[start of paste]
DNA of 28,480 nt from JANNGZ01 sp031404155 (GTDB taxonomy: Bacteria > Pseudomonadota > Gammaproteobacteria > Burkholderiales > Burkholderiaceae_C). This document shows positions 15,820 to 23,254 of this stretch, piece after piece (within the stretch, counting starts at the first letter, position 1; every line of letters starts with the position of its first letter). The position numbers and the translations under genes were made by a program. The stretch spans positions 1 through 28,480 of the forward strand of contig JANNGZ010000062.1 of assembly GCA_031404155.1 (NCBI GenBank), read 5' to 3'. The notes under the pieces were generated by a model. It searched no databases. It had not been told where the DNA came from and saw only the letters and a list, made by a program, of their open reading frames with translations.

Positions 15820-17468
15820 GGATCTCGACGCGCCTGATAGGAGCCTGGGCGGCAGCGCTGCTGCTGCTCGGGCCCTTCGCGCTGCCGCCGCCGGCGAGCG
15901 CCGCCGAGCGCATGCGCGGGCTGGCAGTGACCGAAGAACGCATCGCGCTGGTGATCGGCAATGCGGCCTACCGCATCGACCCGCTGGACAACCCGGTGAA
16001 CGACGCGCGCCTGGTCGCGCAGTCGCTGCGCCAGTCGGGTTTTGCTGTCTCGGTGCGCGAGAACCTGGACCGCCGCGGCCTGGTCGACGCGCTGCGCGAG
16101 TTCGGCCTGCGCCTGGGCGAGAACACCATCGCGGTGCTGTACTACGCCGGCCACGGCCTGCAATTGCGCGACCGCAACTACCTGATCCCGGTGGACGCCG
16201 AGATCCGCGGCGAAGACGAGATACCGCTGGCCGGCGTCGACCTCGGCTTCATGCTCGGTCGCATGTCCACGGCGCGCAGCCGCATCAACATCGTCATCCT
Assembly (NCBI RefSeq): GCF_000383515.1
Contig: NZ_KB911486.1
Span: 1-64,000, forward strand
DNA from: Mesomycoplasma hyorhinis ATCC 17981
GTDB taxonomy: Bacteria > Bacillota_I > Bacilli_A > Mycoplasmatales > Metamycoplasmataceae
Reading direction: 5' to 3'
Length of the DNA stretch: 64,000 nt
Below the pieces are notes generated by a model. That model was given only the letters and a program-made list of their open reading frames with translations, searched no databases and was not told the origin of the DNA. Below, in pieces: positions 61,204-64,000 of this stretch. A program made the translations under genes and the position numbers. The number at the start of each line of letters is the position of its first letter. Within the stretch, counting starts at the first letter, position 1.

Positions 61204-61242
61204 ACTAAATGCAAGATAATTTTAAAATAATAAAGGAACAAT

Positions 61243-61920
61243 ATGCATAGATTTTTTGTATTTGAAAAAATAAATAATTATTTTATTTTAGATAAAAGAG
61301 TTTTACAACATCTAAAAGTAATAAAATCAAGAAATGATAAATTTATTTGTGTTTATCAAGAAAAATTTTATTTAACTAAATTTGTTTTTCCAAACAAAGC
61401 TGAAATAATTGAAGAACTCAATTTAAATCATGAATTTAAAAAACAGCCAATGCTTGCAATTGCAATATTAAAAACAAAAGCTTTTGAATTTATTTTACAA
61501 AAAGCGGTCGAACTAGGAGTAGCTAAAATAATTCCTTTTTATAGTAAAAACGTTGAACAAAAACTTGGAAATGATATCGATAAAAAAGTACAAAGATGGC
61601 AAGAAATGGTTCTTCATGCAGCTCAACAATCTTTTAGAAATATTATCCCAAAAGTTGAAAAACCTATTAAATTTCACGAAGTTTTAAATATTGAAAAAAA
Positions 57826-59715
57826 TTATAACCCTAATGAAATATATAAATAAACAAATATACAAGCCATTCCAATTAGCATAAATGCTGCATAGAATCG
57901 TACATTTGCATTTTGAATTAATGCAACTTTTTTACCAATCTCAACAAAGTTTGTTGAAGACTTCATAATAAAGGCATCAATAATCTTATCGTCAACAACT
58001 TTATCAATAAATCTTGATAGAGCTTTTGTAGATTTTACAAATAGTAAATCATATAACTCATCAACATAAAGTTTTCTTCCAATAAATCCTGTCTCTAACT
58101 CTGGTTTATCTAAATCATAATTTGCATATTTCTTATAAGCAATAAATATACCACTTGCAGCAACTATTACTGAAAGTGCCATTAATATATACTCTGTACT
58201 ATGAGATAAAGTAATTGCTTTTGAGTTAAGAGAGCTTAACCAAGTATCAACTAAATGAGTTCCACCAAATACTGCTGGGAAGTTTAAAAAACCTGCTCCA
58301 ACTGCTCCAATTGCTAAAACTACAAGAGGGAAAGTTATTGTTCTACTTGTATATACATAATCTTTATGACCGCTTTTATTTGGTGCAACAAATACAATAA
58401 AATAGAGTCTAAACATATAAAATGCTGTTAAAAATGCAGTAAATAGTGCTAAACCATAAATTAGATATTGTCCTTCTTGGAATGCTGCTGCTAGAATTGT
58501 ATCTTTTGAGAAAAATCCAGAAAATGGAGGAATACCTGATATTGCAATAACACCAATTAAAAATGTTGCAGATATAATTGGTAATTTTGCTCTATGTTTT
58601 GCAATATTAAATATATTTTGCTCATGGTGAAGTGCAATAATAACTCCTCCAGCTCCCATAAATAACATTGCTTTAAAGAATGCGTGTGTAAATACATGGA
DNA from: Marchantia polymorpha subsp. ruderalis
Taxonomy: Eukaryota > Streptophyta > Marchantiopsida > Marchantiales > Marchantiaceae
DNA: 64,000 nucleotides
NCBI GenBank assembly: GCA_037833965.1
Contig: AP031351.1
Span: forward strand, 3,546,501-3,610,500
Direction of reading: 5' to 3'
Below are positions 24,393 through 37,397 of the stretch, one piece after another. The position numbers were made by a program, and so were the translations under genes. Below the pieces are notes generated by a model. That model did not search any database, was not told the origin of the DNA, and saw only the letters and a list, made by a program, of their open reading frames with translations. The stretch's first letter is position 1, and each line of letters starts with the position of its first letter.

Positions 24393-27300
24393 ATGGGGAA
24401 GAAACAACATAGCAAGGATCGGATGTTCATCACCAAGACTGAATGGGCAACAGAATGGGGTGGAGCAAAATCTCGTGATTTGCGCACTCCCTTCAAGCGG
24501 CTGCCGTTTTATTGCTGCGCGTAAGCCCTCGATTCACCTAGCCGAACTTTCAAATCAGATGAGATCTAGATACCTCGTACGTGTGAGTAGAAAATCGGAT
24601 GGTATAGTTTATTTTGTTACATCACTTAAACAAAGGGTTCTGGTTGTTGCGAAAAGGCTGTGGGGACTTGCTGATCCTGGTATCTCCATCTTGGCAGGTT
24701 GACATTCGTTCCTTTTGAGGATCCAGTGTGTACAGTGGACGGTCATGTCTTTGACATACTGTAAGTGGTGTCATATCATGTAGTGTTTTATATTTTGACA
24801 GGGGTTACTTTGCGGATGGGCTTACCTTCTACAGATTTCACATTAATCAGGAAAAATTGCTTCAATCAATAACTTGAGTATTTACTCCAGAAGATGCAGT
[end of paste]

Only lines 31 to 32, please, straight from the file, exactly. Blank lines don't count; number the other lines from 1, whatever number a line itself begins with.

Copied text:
58401 AATAGAGTCTAAACATATAAAATGCTGTTAAAAATGCAGTAAATAGTGCTAAACCATAAATTAGATATTGTCCTTCTTGGAATGCTGCTGCTAGAATTGT
58501 ATCTTTTGAGAAAAATCCAGAAAATGGAGGAATACCTGATATTGCAATAACACCAATTAAAAATGTTGCAGATATAATTGGTAATTTTGCTCTATGTTTT